8 March 2012

Campaigns and Advocacy

Freedom of expression continues to decline following government's rejection of UN recommendations


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(IFEX-ALC) - 12 March 2012 - The Venezuelan government's rejection of all 13 recommendations regarding freedom of expression formulated on 11 October 2011 as a result of the Universal Periodic Review (UPR) conducted by the United Nation's Human Rights Council signifies a difficult year ahead in the country, according to the IFEX-ALC, an alliance of 16 members of the International Freedom of Expression Exchange (IFEX) in Latin America and the Caribbean.

The rejection of the recommendations without any explanation indicates that freedom of expression has become a taboo subject for the Venezuelan authorities.
In 2012, two elections will take place in the country, including the crucial presidential election scheduled for 7 October. History shows that, since 2002, attacks on journalists and media outlets in Venezuela have increased in election years, a pattern that is evident throughout the continent.

In the opinion of IFEX-ALC, the recommendations presented to Venezuela in October 2011 by 13 member states of the Human Rights Council were and continue to be relevant. In the time since the recommendations were formulated, 40 incidents involving attacks or limitations on the work of journalists or media outlets have taken place in Venezuela, according to IPYS-Venezuela records (see appendix). The list of incidents includes seven physical assaults, a number of seizures of equipment, systematic hacking of personal accounts of independent journalists involved in social networks and the initiation of new legal proceedings against the Globovisión television station, which could eventually result in the station's closure.

These incidents could have been avoided if the Venezuelan government had accepted and applied the UPR recommendations that it rejected without any explanation. The acceptance of the recommendations would provide a clear indication of collaboration and openness to the international human rights system and the Human Rights Council itself.

The situation has not only not improved; it could in fact deteriorate even more in 2012. In the midst of the election campaign, the extreme political polarisation in the country could translate into attacks and harassment perpetrated by politically- affiliated groups or state authorities, putting at risk the security of journalists and hindering the free flow of information, similar to situations encountered in the past. Few of these types of cases are investigated or brought to justice, this being one of the UPR recommendations rejected by the government.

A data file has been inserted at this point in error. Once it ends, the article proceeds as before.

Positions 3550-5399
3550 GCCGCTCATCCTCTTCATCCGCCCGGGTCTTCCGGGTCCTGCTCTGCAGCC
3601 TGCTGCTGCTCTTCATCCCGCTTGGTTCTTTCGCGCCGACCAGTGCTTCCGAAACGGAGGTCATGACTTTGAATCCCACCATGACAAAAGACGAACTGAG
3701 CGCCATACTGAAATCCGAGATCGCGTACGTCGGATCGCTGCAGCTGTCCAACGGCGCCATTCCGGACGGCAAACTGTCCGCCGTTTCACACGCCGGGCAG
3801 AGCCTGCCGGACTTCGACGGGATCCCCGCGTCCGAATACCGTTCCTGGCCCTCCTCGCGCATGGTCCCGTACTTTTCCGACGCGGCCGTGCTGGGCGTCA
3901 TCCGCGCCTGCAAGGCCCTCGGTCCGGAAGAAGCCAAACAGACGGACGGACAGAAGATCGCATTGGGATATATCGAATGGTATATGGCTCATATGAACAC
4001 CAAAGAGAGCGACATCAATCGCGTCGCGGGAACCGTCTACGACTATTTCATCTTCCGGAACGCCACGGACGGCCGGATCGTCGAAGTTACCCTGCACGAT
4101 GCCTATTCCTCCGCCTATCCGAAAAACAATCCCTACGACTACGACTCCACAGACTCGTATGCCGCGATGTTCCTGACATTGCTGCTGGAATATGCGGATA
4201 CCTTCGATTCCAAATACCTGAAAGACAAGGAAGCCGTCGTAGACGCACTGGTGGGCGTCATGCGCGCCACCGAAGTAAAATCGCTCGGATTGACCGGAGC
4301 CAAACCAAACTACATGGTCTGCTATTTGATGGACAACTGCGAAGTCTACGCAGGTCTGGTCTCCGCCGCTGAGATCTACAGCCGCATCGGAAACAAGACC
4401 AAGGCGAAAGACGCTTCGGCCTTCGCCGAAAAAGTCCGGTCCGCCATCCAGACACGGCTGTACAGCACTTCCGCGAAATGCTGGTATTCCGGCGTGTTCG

This urgent matter is of concern to Venezuelan civil society and should also be of concern to the international community, the Human Rights Council member states and observer countries.

As such, IFEX-ALC calls for and invites the Venezuelan government to accept its responsibilities with respect to freedom of expression by accepting the UPR recommendations, all of which were derived from international human rights instruments that have been signed by Venezuela, and to comply with all international freedom of expression standards. Likewise, IFEX-ALC condemns the Venezuela government's failure to comply with universal freedom of expression standards and believes it is imperative for the country to immediately implement measures that will assist in preventing a further deterioration of the situation, protecting journalists and guaranteeing the free flow information. IFEX-ALC reiterates in particular the need to consider the recommendations presented in October 2011 as part of its own mission to the Venezuela UPR in October 2011, most notably the following points:

- That the Venezuelan authorities promptly and effectively investigate attacks on journalists and media outlets in order to identify those responsible for these actions.
- That the Venezuelan authorities explicitly condemn physical attacks on journalists and media outlets.
- That charges of "contempt" or "insult" be decriminalised in Venezuelan legislation.

Click below to download a matrix of free expression violations in Venezuela:
English_Cuadro_Matriz 21.02.12.doc (348 KB)


Click below to download the IFEX-ALC submission during consideration of the Venezuela UPR report:
Intervention_Venezuela_UPR_5.03.12.doc (1403 KB)


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